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Table 5 Change criteria of DMD by the number of relapses and lesions by case scenarios

From: Insights on diagnosis and therapeutic decision-making patterns for multiple sclerosis treatment: cross-sectional opinion survey results from Japanese neurologists

Case scenario, questions and answers Overall (n = 205) Sub-group by number of MS patients under care P value
Group 1: 1–3 patients (n = 69) Group 2: 4–9 patients (n = 58) Group 3: ≥10 patients (n = 78) Group comparison* Trend test
Question 1: Assuming a patient is currently receiving treatment, what is the minimum number of clinical relapses over 6 months or 12 months that would prompt you to suggest a change in DMD?
 Number of relapses over 6 months, n (%)
  1 clinical relapse 120 (58.5) 38 (55.1) 34 (58.6) 48 (61.5) 0.799a 0.288b 0.684c 0.238
  2 clinical relapses 78 (38.0) 27 (39.1) 22 (37.9) 29 (37.2)
  3 clinical relapses 7 (3.4) 4 (5.8) 2 (3.4) 1 (1.3)
   ≥ 4 clinical relapses 0 (0.0) 0 (0.0) 0 (0.0) 0 (0.0)
 Number of relapses over 12 months, n (%)
  1 clinical relapse 56 (27.3) 13 (18.8) 21 (36.2) 22 (28.2) 0.175a 0.454b 0.731c 0.308
  2 clinical relapses 102 (49.8) 39 (56.5) 25 (43.1) 38 (48.7)
  3 clinical relapses 36 (17.6) 12 (17.4) 9 (15.5) 15 (19.2)
   ≥ 4 clinical relapses 11 (5.4) 5 (7.2) 3 (5.2) 3 (3.8)
Case 1: Assuming a patient with clinically stable RRMS has been receiving the same treatment for 2 years, and no changes in MRI were seen on scans after 1 year of therapy, but activity was seen on a routine MRI performed after 2 years of treatment.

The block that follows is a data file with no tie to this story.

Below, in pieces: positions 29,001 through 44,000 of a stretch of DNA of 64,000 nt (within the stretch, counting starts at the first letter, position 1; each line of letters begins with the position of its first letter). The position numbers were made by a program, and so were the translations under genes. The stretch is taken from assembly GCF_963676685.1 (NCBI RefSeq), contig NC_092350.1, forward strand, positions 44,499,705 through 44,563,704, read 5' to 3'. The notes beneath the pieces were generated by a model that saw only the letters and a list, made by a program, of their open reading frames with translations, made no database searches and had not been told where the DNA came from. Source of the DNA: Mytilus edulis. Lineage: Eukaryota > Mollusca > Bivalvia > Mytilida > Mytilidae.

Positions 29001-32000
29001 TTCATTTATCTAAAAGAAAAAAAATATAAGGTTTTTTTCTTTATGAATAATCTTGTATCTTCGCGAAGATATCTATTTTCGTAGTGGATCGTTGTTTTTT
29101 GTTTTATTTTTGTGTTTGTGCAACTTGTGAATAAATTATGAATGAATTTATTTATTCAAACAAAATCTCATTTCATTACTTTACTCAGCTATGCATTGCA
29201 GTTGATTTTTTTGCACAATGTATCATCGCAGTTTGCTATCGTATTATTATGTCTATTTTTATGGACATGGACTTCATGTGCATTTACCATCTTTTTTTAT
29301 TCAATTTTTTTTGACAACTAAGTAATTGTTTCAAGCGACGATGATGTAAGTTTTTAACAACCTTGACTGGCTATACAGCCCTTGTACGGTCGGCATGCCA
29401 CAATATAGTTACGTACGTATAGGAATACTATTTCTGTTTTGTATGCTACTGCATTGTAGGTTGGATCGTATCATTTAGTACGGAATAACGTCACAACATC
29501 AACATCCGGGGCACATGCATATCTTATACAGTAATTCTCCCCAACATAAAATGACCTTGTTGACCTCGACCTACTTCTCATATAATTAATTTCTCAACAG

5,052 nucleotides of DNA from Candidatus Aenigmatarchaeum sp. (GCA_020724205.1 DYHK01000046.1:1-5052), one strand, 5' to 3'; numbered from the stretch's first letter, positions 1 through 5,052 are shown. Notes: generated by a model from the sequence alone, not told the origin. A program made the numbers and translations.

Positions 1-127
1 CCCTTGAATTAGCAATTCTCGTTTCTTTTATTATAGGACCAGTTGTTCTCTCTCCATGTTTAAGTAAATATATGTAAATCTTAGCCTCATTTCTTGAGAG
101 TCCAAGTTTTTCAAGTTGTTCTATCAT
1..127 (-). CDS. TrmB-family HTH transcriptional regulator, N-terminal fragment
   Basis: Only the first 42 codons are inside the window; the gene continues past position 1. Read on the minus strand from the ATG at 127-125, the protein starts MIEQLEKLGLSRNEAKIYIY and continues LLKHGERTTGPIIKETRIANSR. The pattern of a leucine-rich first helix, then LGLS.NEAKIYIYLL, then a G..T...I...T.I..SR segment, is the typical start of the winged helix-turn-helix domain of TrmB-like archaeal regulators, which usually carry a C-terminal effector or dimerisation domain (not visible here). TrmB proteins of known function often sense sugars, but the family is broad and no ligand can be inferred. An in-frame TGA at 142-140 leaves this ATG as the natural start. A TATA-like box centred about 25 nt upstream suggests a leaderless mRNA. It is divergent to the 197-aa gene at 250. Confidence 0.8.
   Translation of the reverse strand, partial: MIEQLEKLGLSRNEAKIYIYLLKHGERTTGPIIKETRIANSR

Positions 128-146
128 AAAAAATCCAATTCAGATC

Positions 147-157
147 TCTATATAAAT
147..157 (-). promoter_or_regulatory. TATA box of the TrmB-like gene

Question 2: What is the lowest number of new T2 or Gd + lesions that would prompt you to suggest a change in DMD?
 Number of T2 lesions, n (%)
  1 T2 lesion 30 (14.6) 7 (11.9) 14 (28.0) 9 (13.2) 0.006a 0.985b 0.010c 0.987
  2 T2 lesions 67 (32.7) 27 (45.8) 10 (20.0) 30 (44.1)
  3–4 T2 lesions 68 (33.2) 23 (39.0) 19 (38.0) 26 (38.2)
   ≥ 5 T2 lesions 12 (5.9) 2 (3.4) 7 (14.0) 3 (4.4)
 Number of Gd + lesion, n (%)
  1 Gd + lesion 97 (47.3) 29 (45.3) 30 (58.8) 38 (52.8) 0.318a 0.471b 0.376c 0.267
  2 Gd + lesions 71 (34.6) 27 (42.2) 15 (29.4) 29 (40.3)
   ≥ 3 Gd + lesions 19 (9.3) 8 (12.5) 6 (11.8) 5 (6.9)
Case 2: Assuming a patient with clinically stable RRMS has been receiving the same treatment for 2 years, and no changes in MRI were seen on scans at 1 and 2 years.
Question 3: What is the lowest number of new T2 or Gd + lesions on a subsequent routine MRI that would prompt you to suggest a change in DMD?
 Number of T2 lesions, n (%)
  1 T2 lesion 23 (11.2) 5 (8.6) 11 (22.4) 7 (10.0) 0.118a 0.841b 0.205c 0.888
  2 T2 lesions 69 (33.7) 25 (43.1) 14 (28.6) 30 (42.9)
  3–4 T2 lesions 64 (31.2) 23 (39.7) 17 (34.7) 24 (34.3)
   ≥ 5 T2 lesions 21 (10.2) 5 (8.6) 7 (14.3) 9 (12.9)
 Number of Gd + lesion, n (%)
  1 Gd + lesion 95 (46.3) 27 (42.9) 29 (56.9) 39 (54.2) 0.224a 0.180b 0.927c 0.082
  2 Gd + lesions 63 (30.7) 22 (34.9) 16 (31.4) 25 (34.7)
   ≥ 3 Gd + lesions 28 (13.7) 14 (22.2) 6 (11.8) 8 (11.1)
  1. DMD disease-modifying drug, DMT disease-modifying therapy, MS multiple sclerosis, RRMS relapsing-remitting multiple sclerosis, MRI magnetic resonance imaging, Gd + gadolinium enhancement
  2. *Percentages were compared between two groups using the chi-square test, and the corresponding P values are indicated for the following comparisons: a: Group 1 vs. Group 2, b: Group 1 vs. Group 3, c: Group 2 vs. Group 3
  3. A trend across three groups was tested using the Cochrane-Mantel-Haenszel test
  4. In the actual question, the term DMT was used instead of DMD added supplementary explanation which means DMD